Welcome back to ‘Check the Drama at the Door,’ our ongoing series about preventing workplace conflict and promoting a healthy culture. Over the past few weeks, I have been identifying potentially “triggering” events or issues and turning points at which companies may be able to take steps to avoid strife, boost productivity and loyalty and, one hopes, make their businesses desirable employers. If you missed the last couple of posts, check out Part 1, Part 2, and Part 3, which cover establishing culture, organizational changes, communication improvement, and proactive decision making.
My experience as an independent workplace investigator has given me a bird’s eye view of workplace conflict as it unfolds, and I have been able to spot a few patterns. One pattern is that there always seems to be a singular point in time where the action could have been avoided. I have been posting a series of blog entries that address best practices for conflict prevention and resolution while identifying potentially triggering turning points. This is the fourth post of that series.
Optimize your training program so that the first round of training is not the only round. Almost all companies recognize that having a robust training program is a way to prevent conflict.
Unfortunately, many companies design and execute poor training programs. As explained in a 2016 report by the U.S. Equal Employment Opportunity Commission (EEOC), bad training is not only ineffective, it can be counterproductive.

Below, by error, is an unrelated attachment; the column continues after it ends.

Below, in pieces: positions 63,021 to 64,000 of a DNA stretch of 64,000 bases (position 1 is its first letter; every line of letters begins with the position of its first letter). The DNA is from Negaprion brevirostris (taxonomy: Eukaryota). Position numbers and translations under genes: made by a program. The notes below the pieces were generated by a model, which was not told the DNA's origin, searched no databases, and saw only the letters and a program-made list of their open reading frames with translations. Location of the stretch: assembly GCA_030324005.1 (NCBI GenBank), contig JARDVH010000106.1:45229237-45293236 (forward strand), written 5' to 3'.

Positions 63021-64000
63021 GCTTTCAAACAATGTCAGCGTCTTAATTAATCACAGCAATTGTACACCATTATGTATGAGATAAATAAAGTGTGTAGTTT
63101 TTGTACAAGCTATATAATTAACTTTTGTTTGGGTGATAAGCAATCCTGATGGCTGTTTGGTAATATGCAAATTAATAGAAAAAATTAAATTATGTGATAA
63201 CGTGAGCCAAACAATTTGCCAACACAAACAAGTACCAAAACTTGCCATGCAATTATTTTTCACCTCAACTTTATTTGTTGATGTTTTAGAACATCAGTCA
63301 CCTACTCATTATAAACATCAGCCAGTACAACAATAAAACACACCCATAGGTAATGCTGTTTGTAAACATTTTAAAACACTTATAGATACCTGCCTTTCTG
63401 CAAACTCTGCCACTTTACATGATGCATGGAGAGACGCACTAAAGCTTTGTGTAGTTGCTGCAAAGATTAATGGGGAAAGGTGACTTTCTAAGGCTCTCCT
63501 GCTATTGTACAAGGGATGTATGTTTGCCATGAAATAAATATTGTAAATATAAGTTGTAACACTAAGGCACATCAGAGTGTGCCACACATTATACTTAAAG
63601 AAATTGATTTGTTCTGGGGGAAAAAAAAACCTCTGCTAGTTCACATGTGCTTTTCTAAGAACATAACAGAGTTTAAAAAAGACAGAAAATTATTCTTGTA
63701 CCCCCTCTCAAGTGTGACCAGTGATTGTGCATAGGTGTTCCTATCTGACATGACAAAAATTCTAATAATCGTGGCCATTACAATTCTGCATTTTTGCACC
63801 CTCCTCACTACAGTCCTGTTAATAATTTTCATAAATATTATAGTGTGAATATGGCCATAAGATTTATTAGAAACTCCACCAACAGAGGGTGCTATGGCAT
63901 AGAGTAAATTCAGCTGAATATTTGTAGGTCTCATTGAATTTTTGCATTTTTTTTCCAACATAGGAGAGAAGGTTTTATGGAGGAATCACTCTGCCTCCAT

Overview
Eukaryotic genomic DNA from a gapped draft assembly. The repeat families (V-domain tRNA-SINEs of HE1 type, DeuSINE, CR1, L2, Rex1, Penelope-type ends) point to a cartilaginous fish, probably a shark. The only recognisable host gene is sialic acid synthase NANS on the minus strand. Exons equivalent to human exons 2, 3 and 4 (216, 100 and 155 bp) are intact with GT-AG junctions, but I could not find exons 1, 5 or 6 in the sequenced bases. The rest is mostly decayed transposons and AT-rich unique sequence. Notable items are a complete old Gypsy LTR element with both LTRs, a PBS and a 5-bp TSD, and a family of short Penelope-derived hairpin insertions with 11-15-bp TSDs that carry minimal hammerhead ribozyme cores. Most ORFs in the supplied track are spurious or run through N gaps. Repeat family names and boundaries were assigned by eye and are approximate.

- A lack of substantive job training for new hires. If I had a penny for every employee who either told me that they received little or no training to do their job—or for every employee who told me that they became their department’s trainer by default—well, I’d have a lot of pennies!
- A failure to properly integrate company mission and values into training for new hires. (Are you including in your training your company’s mission and value statements? Are you introducing new employees to unique aspects of your company’s culture? Are you providing a roadmap for how to be successful in the company or department?)
- Making training (particularly harassment and diversity training) a “blame game.” (Making employees or supervisors feel as though they are at fault for problems at work, particularly without providing solutions, will render your training program a complete fail and possibly produce a backlash effect.)
- Designing training that is only a litigation-avoidance tool together with a failure to provide nuanced examples/scenarios. The world of harassment, discrimination, retaliation and diversity is not all-or-nothing, black or white, or yes or no; situations are nuanced.
- A lack of creativity in training.
Practices to Consider:
- Solicit feedback from employees to see how new hire training can be improved. Does the department need to develop a training manual? Does the computer-based training offered provide tangible and helpful assistance?
- Unless the training truly is mandatory (such as harassment-avoidance training for managers in California), consider making some training voluntary, but provide incentives and rewards for participation (the most important incentive is a for the training to be effective and engaging).
- Make sure training—whether live or online—is compelling and thoughtful. Make sure examples are nuanced, that real-life scenarios are relatable, and that the delivery is engaging. Create buy-in, not blame. Remember the “WIIFM” (“what’s in it for me”) approach when addressing training topics such as harassment, management and leadership, diversity, etc..